Project Hay Trolley light

I have bemoaned the fact that I’ve spent the winter without a project. I finally got one.
hay trolley lamp 2
I have written of my interest in hay trolleys. Hay trolleys are the little cart that rides the rail found at the interior peak of most dairy barns. The trolley has rope that runs through a series of pulleys that once were used to lift a load of hay to the peak of a barn roof and then ride the rail into the hay mow. These hay trolleys are tough and elegant. They also touch a memory that makes me want more hay trolleys as evidenced by the trolleys which decorate the perimeter of our porch.
So I am without a project and looking for some trouble. I know other people have made hay trolleys into all sorts of interior projects. I decided to bring one of our hay trolleys in from the cold and make it into a light fixture.
I started ahead of the game as I had a chunk of rail like you would find running parallel to the interior peak of a barn. I cut about four feet of the rail that already had hangers attached to it. I then used bronze eye bolts to hang the rail from the ceiling above the kitchen sink. The trolley and rail are meant to operate together so I then simply slid the trolley onto the rail.hay trolley lamp 1
Lisa and I thought about wiring old power line insulators for a light. We looked around the house and instead found an old glass kerosene gallon bottle to use. Thief River Glass cut a hole through the ½ inch glass bottom so I could pass a narrow bulb through the bottom into a receptacle that I mounted into the mouth of the old bottle.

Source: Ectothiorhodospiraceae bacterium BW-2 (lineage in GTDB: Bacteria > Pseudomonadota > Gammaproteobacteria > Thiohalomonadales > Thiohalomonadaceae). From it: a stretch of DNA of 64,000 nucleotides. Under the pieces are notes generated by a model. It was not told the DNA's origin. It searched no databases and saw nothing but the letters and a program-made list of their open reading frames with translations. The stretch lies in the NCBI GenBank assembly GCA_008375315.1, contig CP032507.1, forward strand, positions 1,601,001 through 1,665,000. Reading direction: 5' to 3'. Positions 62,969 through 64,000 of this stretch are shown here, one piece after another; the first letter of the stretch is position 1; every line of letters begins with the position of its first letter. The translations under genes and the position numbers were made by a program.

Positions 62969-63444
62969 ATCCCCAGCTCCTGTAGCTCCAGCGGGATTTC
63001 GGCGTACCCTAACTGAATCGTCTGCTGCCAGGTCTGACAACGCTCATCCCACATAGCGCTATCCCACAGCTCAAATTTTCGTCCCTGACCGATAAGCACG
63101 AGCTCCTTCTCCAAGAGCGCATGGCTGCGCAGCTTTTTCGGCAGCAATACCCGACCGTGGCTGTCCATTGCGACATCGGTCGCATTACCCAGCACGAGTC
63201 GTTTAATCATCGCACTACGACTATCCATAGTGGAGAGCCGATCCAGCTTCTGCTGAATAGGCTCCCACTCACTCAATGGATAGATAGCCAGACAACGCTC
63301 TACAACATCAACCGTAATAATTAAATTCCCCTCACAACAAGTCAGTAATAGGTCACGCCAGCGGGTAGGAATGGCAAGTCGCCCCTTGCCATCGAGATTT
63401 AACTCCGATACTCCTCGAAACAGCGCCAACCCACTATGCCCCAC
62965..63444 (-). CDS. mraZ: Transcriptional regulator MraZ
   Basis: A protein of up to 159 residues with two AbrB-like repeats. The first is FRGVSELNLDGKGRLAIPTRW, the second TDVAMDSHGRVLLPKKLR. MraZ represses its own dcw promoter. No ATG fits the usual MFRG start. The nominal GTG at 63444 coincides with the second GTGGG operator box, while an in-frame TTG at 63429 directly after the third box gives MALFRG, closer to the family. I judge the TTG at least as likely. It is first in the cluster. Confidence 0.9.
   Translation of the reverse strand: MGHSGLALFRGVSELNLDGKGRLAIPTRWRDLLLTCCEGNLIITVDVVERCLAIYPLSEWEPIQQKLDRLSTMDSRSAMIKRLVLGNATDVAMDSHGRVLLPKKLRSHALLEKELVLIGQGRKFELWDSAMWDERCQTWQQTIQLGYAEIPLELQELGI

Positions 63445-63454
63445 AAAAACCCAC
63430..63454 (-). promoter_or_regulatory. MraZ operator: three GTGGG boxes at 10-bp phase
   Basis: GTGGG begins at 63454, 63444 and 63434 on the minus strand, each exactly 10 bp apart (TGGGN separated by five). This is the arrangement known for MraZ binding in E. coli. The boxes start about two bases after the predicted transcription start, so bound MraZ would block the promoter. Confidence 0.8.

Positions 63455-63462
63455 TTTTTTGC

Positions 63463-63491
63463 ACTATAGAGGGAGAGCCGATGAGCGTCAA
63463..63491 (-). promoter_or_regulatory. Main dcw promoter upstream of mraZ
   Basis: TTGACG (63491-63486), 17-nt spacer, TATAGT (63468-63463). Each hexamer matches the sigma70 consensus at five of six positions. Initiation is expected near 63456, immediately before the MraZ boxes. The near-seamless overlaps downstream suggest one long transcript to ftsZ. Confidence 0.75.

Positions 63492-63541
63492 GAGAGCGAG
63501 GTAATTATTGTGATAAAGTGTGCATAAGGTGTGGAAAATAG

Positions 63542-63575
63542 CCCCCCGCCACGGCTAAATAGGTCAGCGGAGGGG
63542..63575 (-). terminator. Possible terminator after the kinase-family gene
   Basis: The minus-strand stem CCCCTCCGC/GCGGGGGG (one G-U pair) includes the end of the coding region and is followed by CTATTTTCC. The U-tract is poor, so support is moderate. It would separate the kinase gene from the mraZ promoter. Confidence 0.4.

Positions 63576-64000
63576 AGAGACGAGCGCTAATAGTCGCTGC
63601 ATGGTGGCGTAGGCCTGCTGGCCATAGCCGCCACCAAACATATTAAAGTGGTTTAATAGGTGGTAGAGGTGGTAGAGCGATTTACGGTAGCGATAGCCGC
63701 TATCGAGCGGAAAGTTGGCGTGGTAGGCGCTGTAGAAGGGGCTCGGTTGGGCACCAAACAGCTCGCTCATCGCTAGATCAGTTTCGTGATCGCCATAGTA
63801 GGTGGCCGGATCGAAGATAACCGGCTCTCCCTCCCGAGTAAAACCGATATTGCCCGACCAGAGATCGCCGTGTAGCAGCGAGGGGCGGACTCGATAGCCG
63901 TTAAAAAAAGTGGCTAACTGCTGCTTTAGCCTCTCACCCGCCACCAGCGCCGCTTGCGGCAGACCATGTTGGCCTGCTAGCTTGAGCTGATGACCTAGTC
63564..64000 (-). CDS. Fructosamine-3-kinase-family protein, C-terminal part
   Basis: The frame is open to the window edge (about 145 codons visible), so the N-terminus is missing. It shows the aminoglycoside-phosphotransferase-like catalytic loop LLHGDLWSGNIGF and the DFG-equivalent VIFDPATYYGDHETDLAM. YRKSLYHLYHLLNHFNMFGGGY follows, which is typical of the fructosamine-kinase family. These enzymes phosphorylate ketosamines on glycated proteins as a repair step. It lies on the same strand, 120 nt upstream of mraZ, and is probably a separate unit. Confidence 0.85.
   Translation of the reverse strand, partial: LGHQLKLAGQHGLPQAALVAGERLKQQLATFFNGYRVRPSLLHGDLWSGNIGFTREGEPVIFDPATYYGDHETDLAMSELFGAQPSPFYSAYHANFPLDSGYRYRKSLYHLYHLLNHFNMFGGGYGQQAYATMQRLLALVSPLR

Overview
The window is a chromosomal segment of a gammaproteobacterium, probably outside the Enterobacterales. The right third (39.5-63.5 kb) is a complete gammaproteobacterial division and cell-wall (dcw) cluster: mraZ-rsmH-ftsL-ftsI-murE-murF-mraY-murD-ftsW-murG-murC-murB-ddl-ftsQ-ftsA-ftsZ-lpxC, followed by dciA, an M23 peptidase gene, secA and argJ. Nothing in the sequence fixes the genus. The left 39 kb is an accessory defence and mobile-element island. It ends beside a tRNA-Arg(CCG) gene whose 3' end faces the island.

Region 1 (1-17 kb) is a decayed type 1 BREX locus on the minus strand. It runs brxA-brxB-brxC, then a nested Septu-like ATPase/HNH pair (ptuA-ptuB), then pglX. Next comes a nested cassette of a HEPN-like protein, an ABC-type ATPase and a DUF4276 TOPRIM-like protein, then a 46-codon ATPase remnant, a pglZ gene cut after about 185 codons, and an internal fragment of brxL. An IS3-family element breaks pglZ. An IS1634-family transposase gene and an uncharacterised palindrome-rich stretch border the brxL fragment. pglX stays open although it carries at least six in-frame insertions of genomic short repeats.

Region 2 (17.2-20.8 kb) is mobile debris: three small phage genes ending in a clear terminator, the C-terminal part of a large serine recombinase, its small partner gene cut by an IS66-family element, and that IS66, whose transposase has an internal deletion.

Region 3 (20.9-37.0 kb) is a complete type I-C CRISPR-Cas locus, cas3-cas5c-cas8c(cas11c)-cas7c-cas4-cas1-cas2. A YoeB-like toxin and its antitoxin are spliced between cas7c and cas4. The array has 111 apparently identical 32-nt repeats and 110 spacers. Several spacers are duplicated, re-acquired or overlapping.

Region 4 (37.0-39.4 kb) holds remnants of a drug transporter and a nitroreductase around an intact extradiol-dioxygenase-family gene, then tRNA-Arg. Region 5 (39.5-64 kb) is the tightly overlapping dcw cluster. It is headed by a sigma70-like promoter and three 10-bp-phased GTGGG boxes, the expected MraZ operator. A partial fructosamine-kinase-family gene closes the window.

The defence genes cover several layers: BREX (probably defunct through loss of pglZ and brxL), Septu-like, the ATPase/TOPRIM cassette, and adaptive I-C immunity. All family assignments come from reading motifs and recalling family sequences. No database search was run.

Wiring the whole contraption was the most interesting task of the project. Hay trolleys always had rope threaded throughout their interiors so I thought rope wiring would be a nice idea. I picked up some ¾ inch rope and unwound one cord from the whole thing. I then threaded the wire through the opening left by the missing cord after which I replaced the cord which I had initially removed. I had to hurry a little as the cord started to unravel a little when I removed it from the rope. It went back in naturally but you have to twist the individual cord against the grain and then let it twist back when you lay it into its place in the rope. Colored wiring would have worked better but I was able to place the single cord back into the rope in such a way to cover most of the wiring. Ain’t nothin’ perfect.
This hay trolley light replaced a pull-string ceiling light. I used a screw-in outlet to replace the light that was previously mounted in this fixture then plugged the new trolley light into the outlet. We are still able to use the original pull-string which is great because there is a cow fob at the end of the pull string and I like cows.
The hay trolley lamp gives good light to wash dishes by or to read the tiny script on a prescription. As my age increases I really appreciate good, bright light. After a winter without a project, I realize how much I appreciate a good project too. This was a good project.

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